Monday, 5 September 2016

Gateway to Clifton: The Christchurch Mini-roundabout

Today we celebrate the Bristol School run week, now combined with the FirstBus failure week, with very unexciting documentary of the "not quite a roundabout" junction at the end of Suspension Bridge Road. If you are expecting to see anyone nearly being run over, people on phones, etc. Look elsewhere. Sorry. This video is here just to look at what transport issues Clifton has which the Clifton BID and resident groups never seem to cover.

Clifton likes to be known for its village, its Bridge and one or two of its pubs. The real Gateway to Clifton is something never discussed: a mini roundabout at the top of the village, just by the church.

To get an overview without going to Clifton, look at it in streetview and rehearse approaching the roundabout doing a right turn in a car from every road. Work out: when you should give way, when are you technically "in the roundabout and so should expect others to give way", and "is it actually possible to do all the turns legally". The answers being "no idea", "don't expect anyone to give way" and "no".

If you are cycling over the bridge, or driving near it, you have to negotiate it. It's disconcerting on a bike, especially with a child, as you cannot predict what anyone can do. It's a collection of random actions, vehicles coming in at speed, nobody knowing who to give way to —or even what side of the roundlet(*) to drive on. It's not great on a car either. There may actually be some protocol for the locals, but if so they it isn't widely known. We don't know it, certainly. What the locals and regulars do know is not to expect anyone to treat it as a roundabout —and never assume that you have the right of way.

You can see all of this in this unedited 9 minute view of the junction. Keep an eye out for the black Range Rover coming out from the left, and count how many times it does it.



This junction is fundamentally the wrong shape for a roundabout, it has two left turns, one hard, one soft, with the hard one's give way markings about 90 degrees to the roundabout itself. No visibility for anything coming off Suspension Bridge as to what vehicles coming from their right are doing —vehicles which don't often slow down, and hence won't see any cars coming from the left until they pull out. Two manoeuvres can only be executed by driving completely on the wrong side of the mini roundabout. There's one car coming the wrong up the one way street, though it does execute the junction safely. Lots of vehicles going through without pausing, including one of the cyclists coming off Clifton Down. And a couple of times cars on the roundabout have to give way to vehicles pulling on in front of them. Note the lack of tension though —regulars are forgiving of what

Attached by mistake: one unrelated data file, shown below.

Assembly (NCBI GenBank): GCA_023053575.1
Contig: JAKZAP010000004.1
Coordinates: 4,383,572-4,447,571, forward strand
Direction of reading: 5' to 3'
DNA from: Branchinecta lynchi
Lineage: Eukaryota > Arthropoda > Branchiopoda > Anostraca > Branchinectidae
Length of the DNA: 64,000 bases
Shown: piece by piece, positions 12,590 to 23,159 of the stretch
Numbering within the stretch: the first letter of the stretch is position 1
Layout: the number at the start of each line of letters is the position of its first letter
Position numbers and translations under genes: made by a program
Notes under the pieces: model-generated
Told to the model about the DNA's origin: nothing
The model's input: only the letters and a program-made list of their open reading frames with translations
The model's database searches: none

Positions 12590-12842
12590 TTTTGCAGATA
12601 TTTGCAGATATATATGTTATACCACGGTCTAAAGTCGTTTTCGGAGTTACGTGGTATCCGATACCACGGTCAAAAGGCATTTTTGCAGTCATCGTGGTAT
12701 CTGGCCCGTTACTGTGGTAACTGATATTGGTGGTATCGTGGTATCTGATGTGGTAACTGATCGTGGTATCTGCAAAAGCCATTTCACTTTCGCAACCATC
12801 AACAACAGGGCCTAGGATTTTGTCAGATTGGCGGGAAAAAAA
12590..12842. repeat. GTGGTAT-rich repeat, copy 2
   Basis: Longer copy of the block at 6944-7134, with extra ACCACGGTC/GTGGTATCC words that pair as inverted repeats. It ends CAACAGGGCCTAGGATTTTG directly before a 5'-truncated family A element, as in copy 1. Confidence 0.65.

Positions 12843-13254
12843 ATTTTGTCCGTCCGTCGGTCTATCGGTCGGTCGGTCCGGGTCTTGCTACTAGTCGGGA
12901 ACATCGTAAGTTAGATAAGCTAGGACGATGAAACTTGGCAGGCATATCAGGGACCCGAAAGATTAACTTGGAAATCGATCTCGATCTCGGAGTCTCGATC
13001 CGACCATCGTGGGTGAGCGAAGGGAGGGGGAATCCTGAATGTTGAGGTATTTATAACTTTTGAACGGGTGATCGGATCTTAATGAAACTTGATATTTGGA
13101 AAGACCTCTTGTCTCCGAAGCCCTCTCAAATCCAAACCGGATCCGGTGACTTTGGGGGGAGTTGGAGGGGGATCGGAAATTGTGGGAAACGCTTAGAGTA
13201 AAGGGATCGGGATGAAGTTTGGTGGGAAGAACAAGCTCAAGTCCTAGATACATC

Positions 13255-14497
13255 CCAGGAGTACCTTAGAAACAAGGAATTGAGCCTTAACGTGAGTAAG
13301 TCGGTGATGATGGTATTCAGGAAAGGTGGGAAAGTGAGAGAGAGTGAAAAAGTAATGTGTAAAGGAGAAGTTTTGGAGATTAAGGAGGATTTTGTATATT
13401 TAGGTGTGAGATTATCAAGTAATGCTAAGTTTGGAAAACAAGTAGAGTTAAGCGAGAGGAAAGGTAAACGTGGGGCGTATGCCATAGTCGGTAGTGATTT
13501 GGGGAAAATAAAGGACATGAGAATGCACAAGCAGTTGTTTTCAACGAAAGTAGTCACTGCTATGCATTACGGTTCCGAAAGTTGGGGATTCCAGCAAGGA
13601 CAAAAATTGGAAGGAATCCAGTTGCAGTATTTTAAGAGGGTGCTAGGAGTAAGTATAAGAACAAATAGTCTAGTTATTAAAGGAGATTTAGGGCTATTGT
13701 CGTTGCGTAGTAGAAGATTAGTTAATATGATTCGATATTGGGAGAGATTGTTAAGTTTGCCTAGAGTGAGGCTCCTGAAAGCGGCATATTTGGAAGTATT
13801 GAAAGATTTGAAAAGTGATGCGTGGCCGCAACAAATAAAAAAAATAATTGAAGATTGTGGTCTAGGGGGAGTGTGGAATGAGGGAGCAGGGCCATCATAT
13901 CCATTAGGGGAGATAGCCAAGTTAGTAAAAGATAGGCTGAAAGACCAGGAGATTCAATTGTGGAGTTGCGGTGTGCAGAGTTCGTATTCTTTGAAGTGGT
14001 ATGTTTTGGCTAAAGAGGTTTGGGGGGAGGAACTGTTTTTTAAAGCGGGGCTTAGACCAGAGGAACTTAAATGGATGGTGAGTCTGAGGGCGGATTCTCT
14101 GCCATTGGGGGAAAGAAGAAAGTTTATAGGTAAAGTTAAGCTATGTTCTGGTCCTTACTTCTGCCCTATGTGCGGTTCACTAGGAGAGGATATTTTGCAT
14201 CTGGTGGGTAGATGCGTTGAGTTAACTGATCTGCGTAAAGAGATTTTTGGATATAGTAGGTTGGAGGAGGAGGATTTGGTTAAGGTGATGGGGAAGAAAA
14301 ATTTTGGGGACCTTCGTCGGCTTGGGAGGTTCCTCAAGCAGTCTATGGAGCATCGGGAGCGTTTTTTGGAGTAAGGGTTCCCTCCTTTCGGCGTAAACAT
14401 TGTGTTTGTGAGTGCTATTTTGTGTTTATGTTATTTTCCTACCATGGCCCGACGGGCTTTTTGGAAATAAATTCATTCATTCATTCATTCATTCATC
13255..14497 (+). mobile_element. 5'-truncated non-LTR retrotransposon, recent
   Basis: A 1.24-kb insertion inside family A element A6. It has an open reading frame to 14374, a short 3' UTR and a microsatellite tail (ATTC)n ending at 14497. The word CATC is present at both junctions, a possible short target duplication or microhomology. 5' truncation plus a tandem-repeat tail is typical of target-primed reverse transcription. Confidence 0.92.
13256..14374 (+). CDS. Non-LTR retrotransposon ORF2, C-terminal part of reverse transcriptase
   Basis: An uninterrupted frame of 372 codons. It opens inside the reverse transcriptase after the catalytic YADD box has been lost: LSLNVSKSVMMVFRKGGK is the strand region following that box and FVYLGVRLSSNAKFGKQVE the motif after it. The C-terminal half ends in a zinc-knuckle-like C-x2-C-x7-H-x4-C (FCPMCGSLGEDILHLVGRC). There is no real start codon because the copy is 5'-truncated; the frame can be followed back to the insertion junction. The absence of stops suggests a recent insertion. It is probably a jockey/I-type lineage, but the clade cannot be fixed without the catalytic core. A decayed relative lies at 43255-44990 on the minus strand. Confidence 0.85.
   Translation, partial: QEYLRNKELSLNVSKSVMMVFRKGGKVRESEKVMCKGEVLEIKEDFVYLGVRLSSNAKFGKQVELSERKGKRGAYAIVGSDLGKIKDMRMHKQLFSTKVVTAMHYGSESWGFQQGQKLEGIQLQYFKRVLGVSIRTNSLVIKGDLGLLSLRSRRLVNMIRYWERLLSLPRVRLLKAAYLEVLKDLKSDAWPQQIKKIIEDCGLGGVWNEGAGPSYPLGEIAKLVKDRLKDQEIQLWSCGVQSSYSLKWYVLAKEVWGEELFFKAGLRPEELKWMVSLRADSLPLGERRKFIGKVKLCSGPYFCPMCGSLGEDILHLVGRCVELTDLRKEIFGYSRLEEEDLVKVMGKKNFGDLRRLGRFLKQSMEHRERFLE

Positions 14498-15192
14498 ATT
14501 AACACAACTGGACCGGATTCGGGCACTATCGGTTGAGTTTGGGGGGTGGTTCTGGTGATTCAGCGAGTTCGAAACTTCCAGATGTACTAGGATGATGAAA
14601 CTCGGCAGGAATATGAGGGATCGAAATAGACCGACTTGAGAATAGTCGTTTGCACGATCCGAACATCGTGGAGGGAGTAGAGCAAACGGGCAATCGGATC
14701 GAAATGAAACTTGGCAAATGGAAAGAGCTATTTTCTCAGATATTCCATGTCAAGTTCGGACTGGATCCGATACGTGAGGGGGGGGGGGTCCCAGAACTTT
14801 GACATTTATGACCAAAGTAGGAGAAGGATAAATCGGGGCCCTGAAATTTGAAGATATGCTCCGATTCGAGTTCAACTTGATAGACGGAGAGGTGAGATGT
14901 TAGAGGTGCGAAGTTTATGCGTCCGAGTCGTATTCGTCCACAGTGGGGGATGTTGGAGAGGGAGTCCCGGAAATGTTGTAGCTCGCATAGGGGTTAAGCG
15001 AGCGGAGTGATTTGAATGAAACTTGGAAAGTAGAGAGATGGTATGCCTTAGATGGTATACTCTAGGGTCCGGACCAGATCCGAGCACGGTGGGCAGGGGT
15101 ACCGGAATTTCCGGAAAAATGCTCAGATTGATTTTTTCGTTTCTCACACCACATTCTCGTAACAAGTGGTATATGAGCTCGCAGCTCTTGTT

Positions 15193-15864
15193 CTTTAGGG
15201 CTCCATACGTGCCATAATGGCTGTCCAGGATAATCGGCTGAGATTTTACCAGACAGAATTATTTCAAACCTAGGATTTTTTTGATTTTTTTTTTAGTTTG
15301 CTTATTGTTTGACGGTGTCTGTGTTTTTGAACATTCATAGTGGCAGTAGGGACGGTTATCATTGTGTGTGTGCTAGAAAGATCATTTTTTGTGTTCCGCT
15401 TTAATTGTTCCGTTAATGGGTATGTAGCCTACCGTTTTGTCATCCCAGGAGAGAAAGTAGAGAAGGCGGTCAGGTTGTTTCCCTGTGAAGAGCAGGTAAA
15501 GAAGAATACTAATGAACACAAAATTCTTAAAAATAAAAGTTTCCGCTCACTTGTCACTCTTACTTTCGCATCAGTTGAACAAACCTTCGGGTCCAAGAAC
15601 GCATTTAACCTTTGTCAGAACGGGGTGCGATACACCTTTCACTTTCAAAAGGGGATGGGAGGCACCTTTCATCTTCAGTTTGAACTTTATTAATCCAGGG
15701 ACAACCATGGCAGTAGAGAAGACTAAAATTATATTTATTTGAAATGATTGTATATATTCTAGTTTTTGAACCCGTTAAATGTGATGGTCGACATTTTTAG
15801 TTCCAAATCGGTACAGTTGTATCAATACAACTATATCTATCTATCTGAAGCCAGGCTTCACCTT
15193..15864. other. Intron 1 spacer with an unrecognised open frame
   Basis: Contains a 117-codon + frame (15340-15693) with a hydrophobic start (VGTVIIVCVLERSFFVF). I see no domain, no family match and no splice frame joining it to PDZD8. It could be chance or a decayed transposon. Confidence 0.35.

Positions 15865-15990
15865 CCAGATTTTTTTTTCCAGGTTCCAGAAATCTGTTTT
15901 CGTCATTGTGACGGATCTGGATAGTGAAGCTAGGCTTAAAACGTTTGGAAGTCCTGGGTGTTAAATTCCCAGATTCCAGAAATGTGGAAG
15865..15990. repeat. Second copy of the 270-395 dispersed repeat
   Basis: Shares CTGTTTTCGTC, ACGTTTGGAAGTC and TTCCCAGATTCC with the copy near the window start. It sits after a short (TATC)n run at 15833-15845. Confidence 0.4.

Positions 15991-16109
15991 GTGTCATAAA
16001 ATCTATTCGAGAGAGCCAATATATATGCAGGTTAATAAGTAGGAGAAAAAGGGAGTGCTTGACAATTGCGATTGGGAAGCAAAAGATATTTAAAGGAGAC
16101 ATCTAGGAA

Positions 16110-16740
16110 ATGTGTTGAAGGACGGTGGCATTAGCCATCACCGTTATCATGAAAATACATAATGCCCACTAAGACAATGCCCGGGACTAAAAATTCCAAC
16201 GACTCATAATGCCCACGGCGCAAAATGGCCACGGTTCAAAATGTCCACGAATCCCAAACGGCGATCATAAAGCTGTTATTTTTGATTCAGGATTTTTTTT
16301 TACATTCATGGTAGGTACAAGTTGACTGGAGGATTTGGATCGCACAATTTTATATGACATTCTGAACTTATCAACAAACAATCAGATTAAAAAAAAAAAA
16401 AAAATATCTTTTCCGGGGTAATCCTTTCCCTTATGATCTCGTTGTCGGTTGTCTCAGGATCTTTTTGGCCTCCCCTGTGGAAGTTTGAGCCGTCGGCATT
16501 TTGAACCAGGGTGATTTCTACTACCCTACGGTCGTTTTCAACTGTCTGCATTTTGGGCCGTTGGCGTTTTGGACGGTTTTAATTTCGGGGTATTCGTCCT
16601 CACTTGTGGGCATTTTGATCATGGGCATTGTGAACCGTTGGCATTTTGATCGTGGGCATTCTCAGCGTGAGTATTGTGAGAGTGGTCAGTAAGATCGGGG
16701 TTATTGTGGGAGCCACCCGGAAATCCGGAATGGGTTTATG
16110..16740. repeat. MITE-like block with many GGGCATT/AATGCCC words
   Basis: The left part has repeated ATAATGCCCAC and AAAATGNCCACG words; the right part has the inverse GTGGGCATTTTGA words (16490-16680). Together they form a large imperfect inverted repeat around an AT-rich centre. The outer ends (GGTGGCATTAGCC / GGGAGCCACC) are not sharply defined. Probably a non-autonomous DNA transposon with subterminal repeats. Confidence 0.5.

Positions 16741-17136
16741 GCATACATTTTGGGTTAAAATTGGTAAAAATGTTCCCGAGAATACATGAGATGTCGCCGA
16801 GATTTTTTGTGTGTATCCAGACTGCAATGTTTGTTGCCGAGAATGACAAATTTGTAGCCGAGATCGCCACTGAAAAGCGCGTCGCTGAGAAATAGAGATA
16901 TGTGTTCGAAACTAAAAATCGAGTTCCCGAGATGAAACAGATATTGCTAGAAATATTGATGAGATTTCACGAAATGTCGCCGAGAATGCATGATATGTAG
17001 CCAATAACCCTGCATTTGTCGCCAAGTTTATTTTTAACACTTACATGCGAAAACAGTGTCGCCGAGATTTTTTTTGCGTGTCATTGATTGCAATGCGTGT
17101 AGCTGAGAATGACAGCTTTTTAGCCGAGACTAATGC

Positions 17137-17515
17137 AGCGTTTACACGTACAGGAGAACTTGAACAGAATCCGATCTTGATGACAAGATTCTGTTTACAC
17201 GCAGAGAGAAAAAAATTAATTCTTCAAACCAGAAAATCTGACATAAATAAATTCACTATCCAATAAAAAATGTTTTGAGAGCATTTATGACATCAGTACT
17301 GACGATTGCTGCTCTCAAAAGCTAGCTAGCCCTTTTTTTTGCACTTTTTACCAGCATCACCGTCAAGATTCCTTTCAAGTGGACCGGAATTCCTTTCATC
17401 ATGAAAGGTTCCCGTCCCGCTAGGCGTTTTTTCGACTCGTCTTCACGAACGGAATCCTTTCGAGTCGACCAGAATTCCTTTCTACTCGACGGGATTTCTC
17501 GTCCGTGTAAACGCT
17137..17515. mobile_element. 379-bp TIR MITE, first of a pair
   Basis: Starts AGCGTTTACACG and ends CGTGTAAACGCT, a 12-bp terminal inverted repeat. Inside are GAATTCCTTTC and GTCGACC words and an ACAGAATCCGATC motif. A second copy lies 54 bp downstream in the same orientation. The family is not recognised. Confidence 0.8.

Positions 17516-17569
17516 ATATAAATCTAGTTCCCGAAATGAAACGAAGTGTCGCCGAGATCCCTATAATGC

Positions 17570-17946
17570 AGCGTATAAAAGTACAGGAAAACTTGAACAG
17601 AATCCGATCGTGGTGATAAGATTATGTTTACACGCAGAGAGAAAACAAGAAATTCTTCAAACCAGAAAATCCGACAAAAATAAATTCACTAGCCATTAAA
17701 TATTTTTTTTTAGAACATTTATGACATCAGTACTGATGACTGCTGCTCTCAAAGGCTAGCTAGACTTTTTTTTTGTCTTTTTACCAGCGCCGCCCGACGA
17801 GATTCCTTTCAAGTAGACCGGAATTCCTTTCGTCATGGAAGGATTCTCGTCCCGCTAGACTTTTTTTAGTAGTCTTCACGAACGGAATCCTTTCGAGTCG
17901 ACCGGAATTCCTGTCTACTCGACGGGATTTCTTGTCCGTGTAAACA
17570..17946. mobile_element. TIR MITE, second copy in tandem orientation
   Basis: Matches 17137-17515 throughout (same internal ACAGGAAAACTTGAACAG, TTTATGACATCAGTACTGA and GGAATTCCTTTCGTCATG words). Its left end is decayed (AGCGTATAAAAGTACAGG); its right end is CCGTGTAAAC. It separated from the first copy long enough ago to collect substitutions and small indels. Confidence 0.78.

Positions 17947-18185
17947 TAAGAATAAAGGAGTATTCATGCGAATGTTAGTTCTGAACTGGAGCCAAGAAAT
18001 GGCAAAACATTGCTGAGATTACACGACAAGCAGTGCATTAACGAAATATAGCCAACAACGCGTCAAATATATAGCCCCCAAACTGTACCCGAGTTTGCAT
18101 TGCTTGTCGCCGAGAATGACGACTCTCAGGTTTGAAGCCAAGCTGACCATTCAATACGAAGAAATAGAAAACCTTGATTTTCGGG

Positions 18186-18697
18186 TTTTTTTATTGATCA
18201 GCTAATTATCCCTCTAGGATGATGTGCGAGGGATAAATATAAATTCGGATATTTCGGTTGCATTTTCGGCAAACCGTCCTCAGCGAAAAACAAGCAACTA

happens in a junction of such ambiguity.

Meanwhile that Range Rover coming off the left hand side does it five times in a row: our reporter got bored and went off while they were still doing it.

Before the video recording started the RR driver had stopped in the middle of a zebra crossing to let someone out —presumably they were now waiting for that person to return. But why were they driving round in circles given that with the RPZ roll out there's enough free parking, parking they'd have driven by? Unless they enjoy driving in circles and don't pay for diesel, the only other possibility is they had/planned to use up the 30 minute free park elsewhere. But why not just pull over with your hazard lights on? This is just a sign that some Clifton residents really are different from the rest of the city. The rest of us have mobile phones to co-ordinate dropoff and pickup operations, and to offer something more interesting to do while waiting than making right turns at this mini roundabout.

Finally: consider what it is like to try and cross this junction on foot. While it's not near the centre of the village, at the end of Manila Road (where the BMW drives out from the wrong direction of a one-way street), there's a primary school, some other ones nearby. And at the end of Suspension Bridge road is of course, the Bristol Suspension Bridge —one of the key tourist attractions in a city after Stokes Croft and the M4/M5 motorway interchange. As part of "beautiful suburb of Bristol, tucked away from the hubbub of city life and located just a five-minute drive away from the centre." we'd expect more. Maybe the shops sell postcards of it or something.

(*), Yes, Roundlet is a real word.

2 comments:

Somewhatstunned said...

consider what it is like to try and cross this junction on foot.

I usually do cross it on foot - because it's far too disconcerting to negotiate it on a bike.

Bristol Traffic said...

I've had bad experiences on it, coming down past Christchurch and having vehicles coming up from Clifton not giving way. Shouting helps.

I think I've also had conflicts when heading over from Suspension Bridge Road to Manila Road and vehicles coming out of Christchurch Road, conflicts where the car may have actually crossed their give-way line before I entered the system. So they didn't see me and pulled out; they pulled out when their junction met the requirements to proceed, yet the placement of the lines meant that I still expected them to give way.

There's also the fact that the turning from Clifton Park into Christchurch is way too wide, and vehicles invariably try turning over you. I tend to cycle straight along Clifton Park, giving the impression I'm not turning, then turn sharply and occupy the middle of the lane, so lining up for the right turn towards the bridge. If they made that junction sharper then this problem would go away.